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At ‘Ground Zero’ Of Kobe Quake, Rebuilding Is Just Beginning

January 17, 1996

HOKUDAN, Japan (AP) _ A year after the Kobe quake, the earth of Awaji Island still bears the scars.

Off a twisting coastal road, just past a small shrine, a narrow track through a winter-fallow rice field is ripped by a yawning crack more than three feet wide. Awaji Island was at the quake’s epicenter.

``See this path?″ says islander Tadayuki Katayama. ``The quake did that.″

In this small farming and fishing village, everything was touched by the quake that struck just before dawn a year ago Wednesday. Nearly everyone knew someone who was hurt or killed. Hardly a building was unscathed.

Just down the road from the quake-riven rice field, Ryuei Negita, the Buddhist priest at the True Fountain temple, knelt on a mat, drinking tea and talking about how he is trying to help quake victims recover.

He and his temple are victims themselves. The structure was flattened by the quake, and he hopes it can be rebuilt. But so far, all that’s been fixed is a single Buddha statue, which rests on the altar in a prefabricated building-turned-prayer hall.

``Many followers at the temple lost their homes, so we’re not ready to talk about the temple reconstruction yet,″ he said. ``The priority is to think how we can get some stability in our daily lives, and then we can start thinking about the temple. I have no idea how long that might take.″

In a tiny hollow just below the temple is a cluster of prefabricated huts where Negita’s 65-year-old mother Yoshiko lives.

A year after the quake, her memories of it are still vivid. She was buried beneath columns and broken pieces of wall in the big main hall.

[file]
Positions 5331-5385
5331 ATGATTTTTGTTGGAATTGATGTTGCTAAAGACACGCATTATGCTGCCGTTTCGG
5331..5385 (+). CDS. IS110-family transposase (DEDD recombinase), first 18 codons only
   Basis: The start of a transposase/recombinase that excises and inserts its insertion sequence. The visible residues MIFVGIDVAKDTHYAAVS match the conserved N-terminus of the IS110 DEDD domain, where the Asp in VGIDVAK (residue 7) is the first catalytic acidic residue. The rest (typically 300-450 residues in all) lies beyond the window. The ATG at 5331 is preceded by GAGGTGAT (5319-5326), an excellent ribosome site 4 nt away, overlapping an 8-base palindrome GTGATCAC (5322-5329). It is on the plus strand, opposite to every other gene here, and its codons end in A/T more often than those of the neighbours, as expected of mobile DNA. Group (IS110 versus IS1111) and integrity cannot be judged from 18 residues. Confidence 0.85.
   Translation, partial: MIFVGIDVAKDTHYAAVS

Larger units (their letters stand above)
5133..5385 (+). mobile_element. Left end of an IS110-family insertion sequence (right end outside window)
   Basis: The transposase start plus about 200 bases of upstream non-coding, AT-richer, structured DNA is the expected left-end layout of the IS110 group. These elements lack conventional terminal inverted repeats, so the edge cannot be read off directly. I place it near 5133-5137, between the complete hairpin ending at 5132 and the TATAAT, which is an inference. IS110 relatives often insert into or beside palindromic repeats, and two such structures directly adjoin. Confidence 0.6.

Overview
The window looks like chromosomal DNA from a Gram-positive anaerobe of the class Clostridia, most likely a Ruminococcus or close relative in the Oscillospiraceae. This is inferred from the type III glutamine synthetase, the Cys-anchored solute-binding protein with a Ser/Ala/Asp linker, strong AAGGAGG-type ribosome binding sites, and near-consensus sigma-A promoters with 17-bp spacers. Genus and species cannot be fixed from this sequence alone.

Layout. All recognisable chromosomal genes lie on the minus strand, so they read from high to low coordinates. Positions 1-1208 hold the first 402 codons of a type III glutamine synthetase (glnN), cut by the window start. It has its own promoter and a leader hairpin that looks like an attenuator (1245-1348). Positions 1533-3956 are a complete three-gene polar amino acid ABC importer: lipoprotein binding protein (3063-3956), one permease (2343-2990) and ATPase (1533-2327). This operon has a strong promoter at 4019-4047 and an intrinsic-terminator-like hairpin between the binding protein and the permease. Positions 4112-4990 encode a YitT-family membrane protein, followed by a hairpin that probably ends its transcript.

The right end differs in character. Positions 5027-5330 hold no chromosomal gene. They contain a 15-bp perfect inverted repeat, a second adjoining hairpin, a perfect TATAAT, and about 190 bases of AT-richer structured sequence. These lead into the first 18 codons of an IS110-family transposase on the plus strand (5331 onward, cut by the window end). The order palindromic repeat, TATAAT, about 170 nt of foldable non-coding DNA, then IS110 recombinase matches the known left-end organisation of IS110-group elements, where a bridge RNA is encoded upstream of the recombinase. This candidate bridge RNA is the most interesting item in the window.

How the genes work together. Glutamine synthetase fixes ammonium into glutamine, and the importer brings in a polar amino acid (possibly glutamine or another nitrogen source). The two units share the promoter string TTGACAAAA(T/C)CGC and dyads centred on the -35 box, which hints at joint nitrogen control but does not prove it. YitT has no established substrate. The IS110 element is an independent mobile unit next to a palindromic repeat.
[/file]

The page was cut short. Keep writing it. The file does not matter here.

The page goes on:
``It was so cold and frightening, one minute felt like an hour,″ she said.

Retired farmer Masao Kaji, 82, said he still can’t sleep sometimes thinking about what happened to him on that early winter morning. His body was thrown into the air as he slept, then buried by furniture and pieces of the broken wall.

``I still have difficulty going to sleep whenever I begin to remember how horrifying it was,″ Kaji said. A family member was killed, and of about 300 houses in his area, more than 200 were damaged.

Along with his fearful memories, though, Kaji is still moved by strangers’ kindness in the quake’s aftermath.

``People from neighboring prefectures (states) sent us relief food,″ he said. ``I cried when I took the first bite into the rice ball _ I’ve never forgotten how good it tasted.″

He said the disaster had also brought him closer to his neighbors.

``I started talking to people I had never spoken with before,″ he said. ``I have more friends now than I had before the quake.″

But he doubts whether he can build a home like his old one.

``Our community still has a long way to go,″ he said.

On the island’s northern tip, 81-year-old Ayako Higashine lives in a temporary housing compound on a windswept bluff.

``It’s really cold here!″ she said. ``And the bathtub is tiny _ I can’t move. These are my only pleasures″ _ and she cracked a smile, showing off a cigarette in her apron pocket.

A former barber, she earns pocket money by cutting her neighbors’ hair. She, too, sees little chance of living as she did before the quake.

``But I should stop complaining,″ she said briskly. ``I’m fortunate compared to others who suffered more.″

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